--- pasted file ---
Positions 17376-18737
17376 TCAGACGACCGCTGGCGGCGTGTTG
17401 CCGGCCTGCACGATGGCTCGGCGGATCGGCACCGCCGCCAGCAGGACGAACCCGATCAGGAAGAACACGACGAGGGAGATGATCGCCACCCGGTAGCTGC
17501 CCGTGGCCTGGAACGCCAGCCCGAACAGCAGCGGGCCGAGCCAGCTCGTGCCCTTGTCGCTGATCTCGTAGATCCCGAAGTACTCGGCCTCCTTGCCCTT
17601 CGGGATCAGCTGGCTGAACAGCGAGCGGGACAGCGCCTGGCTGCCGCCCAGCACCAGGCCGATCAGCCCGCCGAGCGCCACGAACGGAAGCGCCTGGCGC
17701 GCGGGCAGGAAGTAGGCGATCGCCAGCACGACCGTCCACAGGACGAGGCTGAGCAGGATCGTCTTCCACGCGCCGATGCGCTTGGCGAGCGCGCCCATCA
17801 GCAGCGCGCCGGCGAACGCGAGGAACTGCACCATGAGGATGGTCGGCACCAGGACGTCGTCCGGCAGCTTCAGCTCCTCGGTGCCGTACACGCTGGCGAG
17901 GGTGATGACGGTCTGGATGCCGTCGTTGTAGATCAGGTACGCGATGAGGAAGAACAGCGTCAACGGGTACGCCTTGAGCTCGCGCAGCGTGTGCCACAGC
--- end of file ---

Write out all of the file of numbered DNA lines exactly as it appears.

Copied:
Positions 17376-18737
17376 TCAGACGACCGCTGGCGGCGTGTTG
17401 CCGGCCTGCACGATGGCTCGGCGGATCGGCACCGCCGCCAGCAGGACGAACCCGATCAGGAAGAACACGACGAGGGAGATGATCGCCACCCGGTAGCTGC
17501 CCGTGGCCTGGAACGCCAGCCCGAACAGCAGCGGGCCGAGCCAGCTCGTGCCCTTGTCGCTGATCTCGTAGATCCCGAAGTACTCGGCCTCCTTGCCCTT
17601 CGGGATCAGCTGGCTGAACAGCGAGCGGGACAGCGCCTGGCTGCCGCCCAGCACCAGGCCGATCAGCCCGCCGAGCGCCACGAACGGAAGCGCCTGGCGC
17701 GCGGGCAGGAAGTAGGCGATCGCCAGCACGACCGTCCACAGGACGAGGCTGAGCAGGATCGTCTTCCACGCGCCGATGCGCTTGGCGAGCGCGCCCATCA
17801 GCAGCGCGCCGGCGAACGCGAGGAACTGCACCATGAGGATGGTCGGCACCAGGACGTCGTCCGGCAGCTTCAGCTCCTCGGTGCCGTACACGCTGGCGAG
17901 GGTGATGACGGTCTGGATGCCGTCGTTGTAGATCAGGTACGCGATGAGGAAGAACAGCGTCAACGGGTACGCCTTGAGCTCGCGCAGCGTGTGCCACAGC